In Hotline you mention that your old bosses tried to make you seem more "fresh off the island." What kinds of things did they do?
My parents were not broke; I went to a very high-end boarding school. The [people I did the hotline with] did not want the public to know that about me. People magazine actually insinuated my parents were drug traffickers in an article they did on me... The people I used to work for didn't want people to know that I was an accomplished playwright. They didn't want people to know anything. They wanted people to think I just came fresh from Jamaica.
So I had some Jamaican people who were angry with me, saying that I was a bad representative of theirs. I've always said, "it's not my company." Then they would do this stuff to punish me. I was in Grand Theft Auto, and I wasn't able to use the Miss Cleo name. I had to use my full name in order to get my credit.
They spent a lot of time trying to make me into something that I completely was not. I speak perfect English. When you grow up in America and you're Caribbean, your parents beat it into you that the only way to succeed is by dropping the patois. My mother was very deliberate about that, and so was my father.
Prior to working on this documentary, did you follow any of the news about you in the media? There was a BuzzFeed article and something on xoJane.
It's hard not to, you know? I have children, I have a family. My family took it very hard, because there's a lot of misrepresentation. According to some articles, I'm still in jail. I never went to jail; I didn't own the company. It's taken ten years for me to move through all of that, because in the Jamaican culture—especially with the way my father was—all you have is your word. So it hurts for people to go around and be able to tell a lie to the point where it becomes fact on a [computer] box. So I struggle with it.
Most people were making 14 cents a minute doing the calls. I was on the high side of the equation, making 24 cents a minute.
Cleo, director of "Hotline" Tony Shaff, and the author.
Do people still recognize you when you're out in public?
Unfortunately, yes. I live in a little town, and everybody there knows who I am. But I'm just another neighbor. But there are places where I go and people are like, "Yo! Miss Cleo!" and I try to run. I've had people come up to me—there's a big controversy about "Miss Cleo is not Jamaican," right?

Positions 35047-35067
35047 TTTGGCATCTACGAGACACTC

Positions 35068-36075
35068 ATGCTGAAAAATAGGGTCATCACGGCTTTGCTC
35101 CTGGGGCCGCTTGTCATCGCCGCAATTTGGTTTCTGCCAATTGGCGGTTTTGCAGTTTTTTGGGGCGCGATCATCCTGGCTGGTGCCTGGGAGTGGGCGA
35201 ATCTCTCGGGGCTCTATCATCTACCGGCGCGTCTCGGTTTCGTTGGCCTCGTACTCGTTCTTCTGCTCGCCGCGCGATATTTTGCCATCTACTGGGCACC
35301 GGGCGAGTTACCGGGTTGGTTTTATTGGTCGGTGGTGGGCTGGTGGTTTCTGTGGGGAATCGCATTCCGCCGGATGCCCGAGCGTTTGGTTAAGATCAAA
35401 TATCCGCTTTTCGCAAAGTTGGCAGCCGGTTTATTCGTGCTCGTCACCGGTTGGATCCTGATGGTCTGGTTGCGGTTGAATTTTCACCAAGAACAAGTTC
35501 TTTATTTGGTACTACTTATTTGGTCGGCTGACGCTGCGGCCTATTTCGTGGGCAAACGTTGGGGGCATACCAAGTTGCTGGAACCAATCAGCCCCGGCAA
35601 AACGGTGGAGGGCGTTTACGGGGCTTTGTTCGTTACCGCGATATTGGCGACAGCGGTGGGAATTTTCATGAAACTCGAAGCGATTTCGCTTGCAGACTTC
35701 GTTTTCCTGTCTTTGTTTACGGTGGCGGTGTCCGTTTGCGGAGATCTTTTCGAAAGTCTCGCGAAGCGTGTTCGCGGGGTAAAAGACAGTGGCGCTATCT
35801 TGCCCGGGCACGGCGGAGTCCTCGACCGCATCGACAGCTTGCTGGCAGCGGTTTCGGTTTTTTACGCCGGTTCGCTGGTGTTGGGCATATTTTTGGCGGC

So one day I'm in line to pay my phone bill, and there was Jamaican woman there, and we were chatting, and she goes [heavy patois accent], "You know who ya favor?" I say, "Who?" She say, "Miss Cleo." I say, "Ya, mon, but me hear she not Jamaican." And she say, "Yeah, me hear that too."
And I went about my business. She had no idea. So for me, there are little places where I can feel like I get a jab back. Now that I'm older, I don't get recognized as much anymore, but just enough for my discomfort.
Do you have a lot of clients now?
Oh, yeah, my clients are international, sweetie. I have clients in New Zealand, Australia, a few here in Toronto, a bunch all over the US, Jamaica, obviously. Honey, that's how I make my money. I've got kids and grandchildren; I like being able to help.
You're speaking with an accent now. Is the patois just back in your system?
Look, I'm old and I'm tired; my speech is loose. My kids are always like, "Mom, you get worse every day." I have a niece who is an attorney for the state of Florida, and we'll go out somewhere, and she'll say, "Mama, they can't understand you; speak English... Your English is, you know... hurting."
But as you know, we do that [code switch]. We only chat like that with family. In other situations, I can put on what they call a "little valley girl accent." If I have to pay a bill or make an arrangement, honey, I don't do it in patois.
Update: An earlier verison of this article mistakenly referred to the Psychic Readers Network as the Psychic Friends Network in one instance. According to a rep from the Psychic Friends Network, "Ms. Cleo, has NEVER been associated in any way with the Psychic Friends Network."
To learn more about Hotline, click here. View the trailer here.